â€œAre you crazy?â€ he spat, stepping over the body and walking toward them, his eyes as wild as a rabid dogâ€™s. â€œWe ainâ€™t callinâ€™ no sheriff. I kilt a man, a government man, in cold blood. You think any court oâ€™ lawâ€™s gonna let me off the hook?â€
Ellie huddled close to her mama and wrapped a protective arm around her.
â€œW-we wonâ€™t tell,â€ Mama said, her whole body quivering. â€œWe promise, Byron.â€
Ellie couldnâ€™t believe her ears. â€œMama, how can you say that?â€
Byronâ€™s eyes bulged with madness as he climbed the rickety porch steps and entered the house. The worst kind of cold slithered in the door and tangled around Ellieâ€™s ankles. â€œBecause you twoâ€™re in this with me, thatâ€™s how she can say it. Iâ€™ll tell the cops you both played a part, that you talked me into doinâ€™ it.â€ He raised the shotgun and poked the barrel into her mamaâ€™s chin, lifting it.
Ellie swallowed hard and stiffened. â€œByron, donâ€™t you dare hurt her.â€
Her stepfather was a perpetual terror, always cocking a gun, sharpening a knife, or speaking not-so-veiled threats. It seemed that nothing satisfied him more than creating havoc in their little household. Byron Pruitt was a viperous lunatic, and if it hadnâ€™t been for her beloved mama, Ellie would have left years ago.
Byron slid the muzzle up Mamaâ€™s face and held it at the center of her forehead. â€œI ainâ€™t lyinâ€™, Eleanorâ€”if you donâ€™t help me bury that body anâ€™ promise to keep yer trap shut â€™bout what you saw, Iâ€™ll kill yer ma.â€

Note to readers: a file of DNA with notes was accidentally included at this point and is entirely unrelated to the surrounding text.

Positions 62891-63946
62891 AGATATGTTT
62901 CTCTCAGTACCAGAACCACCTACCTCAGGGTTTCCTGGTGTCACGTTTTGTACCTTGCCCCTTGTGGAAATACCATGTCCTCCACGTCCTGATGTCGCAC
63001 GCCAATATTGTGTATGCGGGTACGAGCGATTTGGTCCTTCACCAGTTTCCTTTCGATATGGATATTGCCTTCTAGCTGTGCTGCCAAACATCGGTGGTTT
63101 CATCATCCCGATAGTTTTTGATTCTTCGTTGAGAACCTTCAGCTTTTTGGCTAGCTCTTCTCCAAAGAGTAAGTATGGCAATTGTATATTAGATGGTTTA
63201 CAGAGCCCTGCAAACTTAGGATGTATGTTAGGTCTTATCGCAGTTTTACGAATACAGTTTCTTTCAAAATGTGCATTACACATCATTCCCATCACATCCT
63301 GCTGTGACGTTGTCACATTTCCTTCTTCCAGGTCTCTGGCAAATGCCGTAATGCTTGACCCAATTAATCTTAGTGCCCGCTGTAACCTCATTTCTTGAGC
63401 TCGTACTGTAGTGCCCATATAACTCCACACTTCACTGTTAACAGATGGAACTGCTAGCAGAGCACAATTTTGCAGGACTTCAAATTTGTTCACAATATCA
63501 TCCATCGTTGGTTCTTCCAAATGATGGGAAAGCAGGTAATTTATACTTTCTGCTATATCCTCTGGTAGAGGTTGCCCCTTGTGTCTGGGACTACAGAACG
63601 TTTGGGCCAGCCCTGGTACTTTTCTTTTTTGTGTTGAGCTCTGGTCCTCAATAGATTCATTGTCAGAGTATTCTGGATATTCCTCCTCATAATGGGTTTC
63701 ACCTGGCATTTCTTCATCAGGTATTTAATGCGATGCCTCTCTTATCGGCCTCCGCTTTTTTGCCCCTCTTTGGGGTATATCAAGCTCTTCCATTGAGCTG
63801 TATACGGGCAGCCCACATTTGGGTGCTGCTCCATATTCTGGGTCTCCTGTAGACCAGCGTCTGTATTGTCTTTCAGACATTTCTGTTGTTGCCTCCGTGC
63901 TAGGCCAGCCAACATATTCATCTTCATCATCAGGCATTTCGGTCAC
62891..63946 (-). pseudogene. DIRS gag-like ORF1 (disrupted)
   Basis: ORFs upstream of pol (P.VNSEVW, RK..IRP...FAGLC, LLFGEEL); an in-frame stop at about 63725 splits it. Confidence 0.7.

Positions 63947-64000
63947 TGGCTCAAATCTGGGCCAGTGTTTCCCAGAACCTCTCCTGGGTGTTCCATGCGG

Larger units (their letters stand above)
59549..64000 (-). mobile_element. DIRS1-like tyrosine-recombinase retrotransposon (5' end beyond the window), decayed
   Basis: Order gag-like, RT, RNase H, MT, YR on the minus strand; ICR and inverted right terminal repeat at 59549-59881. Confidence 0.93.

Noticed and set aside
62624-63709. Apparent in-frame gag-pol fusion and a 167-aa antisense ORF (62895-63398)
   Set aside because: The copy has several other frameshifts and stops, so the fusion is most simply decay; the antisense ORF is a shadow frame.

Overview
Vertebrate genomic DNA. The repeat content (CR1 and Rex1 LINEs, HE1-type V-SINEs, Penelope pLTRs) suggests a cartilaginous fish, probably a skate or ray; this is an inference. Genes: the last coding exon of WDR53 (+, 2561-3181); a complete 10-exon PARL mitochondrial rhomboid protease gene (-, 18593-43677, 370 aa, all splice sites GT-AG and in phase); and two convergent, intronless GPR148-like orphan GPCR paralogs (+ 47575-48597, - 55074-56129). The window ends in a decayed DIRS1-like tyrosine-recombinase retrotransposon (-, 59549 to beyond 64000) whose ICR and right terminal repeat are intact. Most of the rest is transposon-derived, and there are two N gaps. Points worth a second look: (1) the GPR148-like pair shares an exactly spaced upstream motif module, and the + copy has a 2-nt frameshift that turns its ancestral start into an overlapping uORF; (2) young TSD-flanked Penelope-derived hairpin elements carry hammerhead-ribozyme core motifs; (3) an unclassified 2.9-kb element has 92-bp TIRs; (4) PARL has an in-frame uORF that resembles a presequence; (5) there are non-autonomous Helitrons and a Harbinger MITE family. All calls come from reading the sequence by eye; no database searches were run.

â€œYou are plumb crazy,â€ Ellie whispered through her teeth.
â€œDonâ€™t believe me?â€ He cocked the rifle and chortled. â€œIâ€™ll blow â€™er head off right now.â€
Mama whimpered as a lone tear trickled down her trembling cheek.
Byron redirected the shotgun at the floor and pulled the trigger. A unison scream sounded as Ellie and her mama clutched each other and stepped away from the cloud of dust that rose from the splintered hole in the boards. Outside, Curly barked even louder, and Ellie could hear the chickens fussing in the coop.
But she heard nothing except the pounding of her own heartbeat when Byron stuck the barrel of his gun in her mamaâ€™s temple. â€œIâ€™ll kill â€™er, Eleanor, I swear it. You go to the cops, and sheâ€™s as good as dead. And hereâ€™s an interestinâ€™ liâ€™l tidbit: you workinâ€™ alongside me at that liquor still makes you my partner in crime.â€ He laughed, the sound cold and hollow. â€œThem head beaters donâ€™t look too kindly on us moonshiners, anâ€™ with you beinâ€™ one of us, well, theyâ€™re likely to lock you up tighterâ€™n a pickle in a canninâ€™ jar. Just donâ€™t forget that.â€
She hated that he was right. â€œFine. Just put that stupid gun down.â€